This month, we were delighted to announce the winners of the 2023 Teacher Awards. The impressive list of winners for our 8 award categories span 5 states and all school sectors.
Last week, we shared the story of Kate O’Donnell, winner of the Improving Health and Wellbeing Award. In today’s article, we speak with the winner of the Cultivating an Inclusive and Positive Culture Award, Dr Todd Zadow from St Margaret’s Berwick Grammar in Victoria, about how he ensures his classroom is a safe, respectful, and inclusive learning environment for all students.
Effective school leaders and educators place a high priority on creating and maintaining an environment in which all students, and staff, can thrive and succeed. The Cultivating an Inclusive and Positive Culture category in the Teacher Awards celebrates the efforts of an individual in cultivating an inclusive and positive school culture, which can promote learning outcomes and wellbeing.
The 2023 winner of this category, Dr Todd Zadow is Science Learning Leader and Learning Analytics Coordinator at St Margaret’s Berwick Grammar in Victoria. He was nominated for the Teacher Award by his school principal, Annette Rome, who shared how many of the programs and clubs that Zadow has formed that have led to increased student engagement.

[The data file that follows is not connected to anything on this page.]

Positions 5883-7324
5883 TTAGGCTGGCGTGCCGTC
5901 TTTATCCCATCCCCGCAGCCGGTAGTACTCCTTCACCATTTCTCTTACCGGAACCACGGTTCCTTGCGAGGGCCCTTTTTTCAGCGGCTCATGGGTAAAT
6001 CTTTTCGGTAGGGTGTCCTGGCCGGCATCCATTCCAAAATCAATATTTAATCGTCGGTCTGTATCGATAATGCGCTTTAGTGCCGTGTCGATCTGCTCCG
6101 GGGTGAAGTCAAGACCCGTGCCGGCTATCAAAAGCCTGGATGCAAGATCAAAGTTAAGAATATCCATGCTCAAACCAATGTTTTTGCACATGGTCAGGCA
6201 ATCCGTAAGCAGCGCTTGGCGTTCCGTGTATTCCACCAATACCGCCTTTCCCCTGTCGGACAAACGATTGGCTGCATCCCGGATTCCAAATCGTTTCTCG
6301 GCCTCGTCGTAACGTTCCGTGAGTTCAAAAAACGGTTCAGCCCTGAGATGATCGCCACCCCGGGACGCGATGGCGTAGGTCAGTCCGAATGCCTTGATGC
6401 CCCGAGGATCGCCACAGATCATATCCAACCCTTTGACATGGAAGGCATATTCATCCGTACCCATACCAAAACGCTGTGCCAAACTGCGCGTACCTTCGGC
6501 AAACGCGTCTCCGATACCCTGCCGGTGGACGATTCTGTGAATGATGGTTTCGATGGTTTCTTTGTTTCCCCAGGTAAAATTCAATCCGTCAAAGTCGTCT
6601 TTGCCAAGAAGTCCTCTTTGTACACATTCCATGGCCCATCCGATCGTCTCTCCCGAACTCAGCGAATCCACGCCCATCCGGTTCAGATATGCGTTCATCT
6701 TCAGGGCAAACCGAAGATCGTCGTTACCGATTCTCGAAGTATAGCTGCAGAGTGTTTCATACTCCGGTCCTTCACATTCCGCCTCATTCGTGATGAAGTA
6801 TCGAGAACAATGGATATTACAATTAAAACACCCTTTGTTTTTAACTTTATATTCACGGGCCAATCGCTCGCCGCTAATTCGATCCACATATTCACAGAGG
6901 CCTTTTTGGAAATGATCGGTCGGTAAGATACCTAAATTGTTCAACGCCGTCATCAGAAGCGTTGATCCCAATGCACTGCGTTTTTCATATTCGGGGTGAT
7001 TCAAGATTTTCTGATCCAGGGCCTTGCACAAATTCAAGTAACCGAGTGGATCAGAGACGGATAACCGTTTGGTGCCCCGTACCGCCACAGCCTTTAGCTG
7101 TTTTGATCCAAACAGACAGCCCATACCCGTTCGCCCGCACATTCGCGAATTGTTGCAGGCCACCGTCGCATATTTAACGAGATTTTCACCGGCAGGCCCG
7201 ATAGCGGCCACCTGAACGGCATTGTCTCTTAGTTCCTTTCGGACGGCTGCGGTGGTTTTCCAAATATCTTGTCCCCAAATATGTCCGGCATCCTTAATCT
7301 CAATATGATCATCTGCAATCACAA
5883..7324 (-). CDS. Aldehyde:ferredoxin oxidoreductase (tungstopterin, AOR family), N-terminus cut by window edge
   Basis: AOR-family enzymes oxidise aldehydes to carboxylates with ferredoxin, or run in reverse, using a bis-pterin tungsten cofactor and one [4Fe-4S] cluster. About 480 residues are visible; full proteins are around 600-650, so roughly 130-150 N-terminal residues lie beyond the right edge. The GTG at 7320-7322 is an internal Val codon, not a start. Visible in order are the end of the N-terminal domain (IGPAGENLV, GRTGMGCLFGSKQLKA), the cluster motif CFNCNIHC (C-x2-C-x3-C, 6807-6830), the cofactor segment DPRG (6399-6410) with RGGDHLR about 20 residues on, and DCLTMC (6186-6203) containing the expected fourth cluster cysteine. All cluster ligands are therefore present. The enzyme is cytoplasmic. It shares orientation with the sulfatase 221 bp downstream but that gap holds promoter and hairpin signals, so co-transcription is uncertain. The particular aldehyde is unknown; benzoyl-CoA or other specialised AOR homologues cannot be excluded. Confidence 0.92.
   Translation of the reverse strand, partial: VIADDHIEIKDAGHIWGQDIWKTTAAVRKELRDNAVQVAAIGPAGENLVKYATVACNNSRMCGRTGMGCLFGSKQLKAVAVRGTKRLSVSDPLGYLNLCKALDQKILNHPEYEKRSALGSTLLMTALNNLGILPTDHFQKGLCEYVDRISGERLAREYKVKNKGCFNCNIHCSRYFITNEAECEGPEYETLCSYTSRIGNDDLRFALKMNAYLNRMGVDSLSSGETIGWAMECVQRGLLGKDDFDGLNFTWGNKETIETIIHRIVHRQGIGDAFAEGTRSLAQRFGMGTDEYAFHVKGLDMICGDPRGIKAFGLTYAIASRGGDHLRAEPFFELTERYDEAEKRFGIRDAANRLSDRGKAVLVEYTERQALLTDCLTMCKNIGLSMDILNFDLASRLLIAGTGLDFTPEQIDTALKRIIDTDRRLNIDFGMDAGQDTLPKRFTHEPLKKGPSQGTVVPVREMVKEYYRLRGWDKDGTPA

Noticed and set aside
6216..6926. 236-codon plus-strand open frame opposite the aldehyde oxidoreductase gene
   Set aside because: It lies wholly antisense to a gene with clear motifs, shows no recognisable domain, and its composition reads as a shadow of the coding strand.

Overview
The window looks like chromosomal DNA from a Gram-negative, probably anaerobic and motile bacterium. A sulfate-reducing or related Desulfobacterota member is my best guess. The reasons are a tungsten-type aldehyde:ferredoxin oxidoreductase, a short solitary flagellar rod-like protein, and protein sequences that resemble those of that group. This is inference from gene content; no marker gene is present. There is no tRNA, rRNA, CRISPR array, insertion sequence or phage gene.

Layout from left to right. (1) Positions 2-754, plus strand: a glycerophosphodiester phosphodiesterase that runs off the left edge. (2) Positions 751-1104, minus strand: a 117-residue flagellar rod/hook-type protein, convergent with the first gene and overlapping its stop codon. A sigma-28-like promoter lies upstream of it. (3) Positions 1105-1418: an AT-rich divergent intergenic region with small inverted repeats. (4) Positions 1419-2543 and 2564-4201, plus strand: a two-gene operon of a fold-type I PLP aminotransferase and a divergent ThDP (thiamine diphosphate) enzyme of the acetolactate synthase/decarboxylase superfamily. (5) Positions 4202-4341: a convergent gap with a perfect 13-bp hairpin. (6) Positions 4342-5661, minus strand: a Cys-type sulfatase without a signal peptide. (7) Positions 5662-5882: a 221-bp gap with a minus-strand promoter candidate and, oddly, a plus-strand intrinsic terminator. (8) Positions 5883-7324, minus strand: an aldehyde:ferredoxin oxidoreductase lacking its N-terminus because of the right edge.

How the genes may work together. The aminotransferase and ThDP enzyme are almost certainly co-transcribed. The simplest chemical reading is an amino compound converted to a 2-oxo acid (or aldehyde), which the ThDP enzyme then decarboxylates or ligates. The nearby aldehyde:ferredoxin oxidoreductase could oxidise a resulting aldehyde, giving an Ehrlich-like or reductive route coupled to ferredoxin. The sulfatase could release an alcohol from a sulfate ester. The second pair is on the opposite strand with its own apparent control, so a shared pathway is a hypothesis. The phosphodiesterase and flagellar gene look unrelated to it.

‘Todd is an outstanding educator who exhibits humility, intense curiosity and a deep care of and for young people so they may become the best people they can be,’ the award nomination reads.
Zadow says that getting involved in student experiences outside of the classroom is something that he’s always prioritised. Early in his career when he was working as a CRT, Zadow attended a year 9 camping and hiking expedition, where they spent 9 days sleeping under a piece of plastic without tents.
‘I really enjoyed that and I attended it 10 years in a row because every year I got to witness students who, in some cases, this was the longest time that they’d been away from their home. They came out of their shell and they discovered strengths in themselves that they could then use not only in other parts of their schooling, but also beyond schooling into adulthood as well, and to even just be a small part of that journey for them is a really rewarding experience,’ he shares.
Just this year alone, Zadow has organised over 15 events for students at his school, both internal (incursions, National Science Week activities, webinars) and external (third-party science competitions, off-site excursions). Zadow has introduced activities like the sailing and STEM clubs, to create opportunities for students to explore their own strengths and also form relationships with students of other age groups.
‘The nature of these clubs also helps to promote the inclusion of students across all abilities, including those with a disability or those who are neurodiverse,’ he shares.
In addition to providing engagement opportunities for students outside of the classroom, Zadow says he is conscious of what he can do within the school to engage a range of students.